Into that strange and shamefully underexplored Venn diagram intersect where sport and metaphysics meet, there nimbly steps the Lech Walesa of association football. Is his game in danger, wonders Gordon Taylor, boss of the footballers’ trade union the PFA, in an interview, of losing its soul?
This is a fascinating question. It may be the most exquisitely finely judged enquiry ever posed, in fact, since 16 April, 1912, when the chairman of Cunard asked his board of directors: “Do you think that with hindsight, gentlemen, we may pushed that that ‘Unsinkable Titanic’ sales schtick too far?”
The SS Soul of Football – a merchant vessel which always had the flavour of a ghost ship anyway– sailed long ago, though when it hit the iceberg of unfettered free-market rapacity is a matter for conjecture. Was it the moment a certain Gordon Taylor OBE – whose annual salary package is now said to be £1.1m – earned himself the Homeric epithet of “ world’s highest-paid union leader?” Or the day when that same Mr Taylor, the first publicly revealed and most lavishly remunerated victim of News International’s illegal phone-hacking, accepted £700,000 from James Murdoch?
If the above carries a depressed, rancorous tone, small wonder. The new Premier League season begins shortly, and those of us shackled by unflinching emotional chains to Tottenham Hotspur FC are paralysed by despair. Our most dearly beloved Gareth Bale, the greatest footballer in England and third best on the planet, appears on the verge of joining his only superiors, Lionel Messi and Cristiano Ronaldo, in Spain. If Real Madrid hoiks its offer to a world record £85m, so the conventional wisdom presently holds, Spurs chairman Daniel Levy will have no option but to accept it.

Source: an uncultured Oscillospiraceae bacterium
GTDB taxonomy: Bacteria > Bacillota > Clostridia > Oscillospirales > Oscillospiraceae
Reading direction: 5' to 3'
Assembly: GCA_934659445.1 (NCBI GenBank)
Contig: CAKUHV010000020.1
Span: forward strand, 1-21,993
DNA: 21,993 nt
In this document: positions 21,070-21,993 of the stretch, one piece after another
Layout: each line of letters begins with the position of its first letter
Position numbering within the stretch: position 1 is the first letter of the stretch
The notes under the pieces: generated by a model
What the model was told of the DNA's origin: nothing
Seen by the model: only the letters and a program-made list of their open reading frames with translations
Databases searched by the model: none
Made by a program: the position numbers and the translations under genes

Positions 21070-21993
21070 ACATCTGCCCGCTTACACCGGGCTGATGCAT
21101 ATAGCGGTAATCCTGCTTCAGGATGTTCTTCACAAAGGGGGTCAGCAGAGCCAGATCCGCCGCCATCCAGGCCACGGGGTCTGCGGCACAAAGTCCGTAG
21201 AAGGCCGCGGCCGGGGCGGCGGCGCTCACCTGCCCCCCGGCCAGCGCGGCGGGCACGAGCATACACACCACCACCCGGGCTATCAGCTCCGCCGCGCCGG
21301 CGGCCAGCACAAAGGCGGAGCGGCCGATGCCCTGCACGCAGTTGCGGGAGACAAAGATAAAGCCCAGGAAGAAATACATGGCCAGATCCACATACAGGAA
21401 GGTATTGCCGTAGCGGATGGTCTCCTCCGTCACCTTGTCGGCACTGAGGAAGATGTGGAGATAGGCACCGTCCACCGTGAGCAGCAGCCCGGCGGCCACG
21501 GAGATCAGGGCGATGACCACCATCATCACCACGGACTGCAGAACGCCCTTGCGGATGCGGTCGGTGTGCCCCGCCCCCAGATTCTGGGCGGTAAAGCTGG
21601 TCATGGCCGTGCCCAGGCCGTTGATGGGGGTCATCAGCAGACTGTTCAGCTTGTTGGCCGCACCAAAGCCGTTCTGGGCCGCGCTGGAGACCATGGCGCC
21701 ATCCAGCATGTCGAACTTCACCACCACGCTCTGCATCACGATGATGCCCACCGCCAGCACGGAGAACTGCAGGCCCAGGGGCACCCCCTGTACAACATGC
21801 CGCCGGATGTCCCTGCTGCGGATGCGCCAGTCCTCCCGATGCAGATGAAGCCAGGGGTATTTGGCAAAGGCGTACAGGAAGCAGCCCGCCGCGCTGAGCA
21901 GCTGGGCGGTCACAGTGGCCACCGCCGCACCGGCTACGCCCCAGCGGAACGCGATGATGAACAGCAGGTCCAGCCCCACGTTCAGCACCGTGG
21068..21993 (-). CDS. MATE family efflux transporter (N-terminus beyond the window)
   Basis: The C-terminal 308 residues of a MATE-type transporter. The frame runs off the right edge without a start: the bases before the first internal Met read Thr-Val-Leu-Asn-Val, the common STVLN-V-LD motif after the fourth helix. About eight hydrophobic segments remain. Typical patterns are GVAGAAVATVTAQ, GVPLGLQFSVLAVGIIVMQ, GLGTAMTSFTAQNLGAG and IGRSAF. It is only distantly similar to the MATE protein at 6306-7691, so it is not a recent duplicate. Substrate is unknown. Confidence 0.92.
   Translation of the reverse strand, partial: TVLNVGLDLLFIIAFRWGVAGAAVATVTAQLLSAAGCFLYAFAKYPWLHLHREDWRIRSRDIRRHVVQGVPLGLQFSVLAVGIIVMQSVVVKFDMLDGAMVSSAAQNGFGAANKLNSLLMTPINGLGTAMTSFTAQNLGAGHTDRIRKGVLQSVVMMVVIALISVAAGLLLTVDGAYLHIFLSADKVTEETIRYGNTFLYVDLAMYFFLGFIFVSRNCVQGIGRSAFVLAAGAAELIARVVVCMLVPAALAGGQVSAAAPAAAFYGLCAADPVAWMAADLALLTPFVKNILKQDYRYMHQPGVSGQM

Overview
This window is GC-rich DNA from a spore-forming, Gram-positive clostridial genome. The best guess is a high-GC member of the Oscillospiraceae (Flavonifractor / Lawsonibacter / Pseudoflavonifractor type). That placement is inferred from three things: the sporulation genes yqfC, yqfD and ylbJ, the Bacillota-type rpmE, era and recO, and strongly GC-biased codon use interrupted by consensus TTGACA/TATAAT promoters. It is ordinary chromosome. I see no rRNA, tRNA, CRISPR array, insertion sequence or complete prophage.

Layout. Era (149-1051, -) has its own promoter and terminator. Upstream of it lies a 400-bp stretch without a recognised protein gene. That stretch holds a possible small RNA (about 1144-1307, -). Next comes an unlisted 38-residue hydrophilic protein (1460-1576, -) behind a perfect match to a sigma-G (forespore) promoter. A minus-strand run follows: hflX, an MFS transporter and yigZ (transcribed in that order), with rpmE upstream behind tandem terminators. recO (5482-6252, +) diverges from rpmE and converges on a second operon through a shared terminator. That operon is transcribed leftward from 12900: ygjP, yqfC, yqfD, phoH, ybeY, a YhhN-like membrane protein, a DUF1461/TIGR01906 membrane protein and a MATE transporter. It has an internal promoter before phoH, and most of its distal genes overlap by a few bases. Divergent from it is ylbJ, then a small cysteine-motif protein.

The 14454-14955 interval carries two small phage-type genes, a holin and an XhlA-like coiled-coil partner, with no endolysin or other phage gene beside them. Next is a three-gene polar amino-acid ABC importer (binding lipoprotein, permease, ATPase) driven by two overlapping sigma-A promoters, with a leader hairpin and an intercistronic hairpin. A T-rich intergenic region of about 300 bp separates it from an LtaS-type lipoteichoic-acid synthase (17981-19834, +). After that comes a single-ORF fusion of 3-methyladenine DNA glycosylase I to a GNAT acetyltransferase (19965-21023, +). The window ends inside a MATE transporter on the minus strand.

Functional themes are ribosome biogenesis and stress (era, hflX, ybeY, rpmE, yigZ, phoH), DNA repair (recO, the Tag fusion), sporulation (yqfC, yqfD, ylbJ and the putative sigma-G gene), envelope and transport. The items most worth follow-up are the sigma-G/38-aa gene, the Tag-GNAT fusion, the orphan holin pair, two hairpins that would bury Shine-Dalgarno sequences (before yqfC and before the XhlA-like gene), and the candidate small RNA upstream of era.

That assumes that it is not already a done deal, and that the recent histrionics – Mr Bale’s parents accompanying him to a meeting to beg for his freedom; Mr Levy breaking off a family holiday in Florida to fly home to meet them – are anything more than a subtle public relations ploy to spare the latter grief from the fans for letting the Welsh genius go without a seemly struggle.
Giving Mr Levy grief is not something this fan does lightly, myself. I have far too much respect for his intellect – he is justly proud of his Cambridge First in Land Economy – though it must be confessed that words have been exchanged in the past. The last time he prolonged the sale of a valuable asset until the transfer window had all but shut – in order to squeeze an extra couple of million from Manchester United for the insouciant Bulgarian Dimitar Berbatov – the result was that we began the season, catastrophically, without a recognised striker.
For those not wildly au fait with the nuances of squad management, this experiment, however boldly pioneering, is not worth repeating. After Mr Levy added a starred First in False Economy for the University of Dunce to his previous degree, I questioned his competence. In a tough, no-nonsense counterstrike, he banned not only me but the entire Evening Standard from the club. Lessons were learned on all sides. The ban was swiftly lifted, sparing me the inconvenience of wearing a burqua to White Hart Lane, and I took the oath never again to distress this most sensitive of front men for the billionaire currency trader Joe Lewis.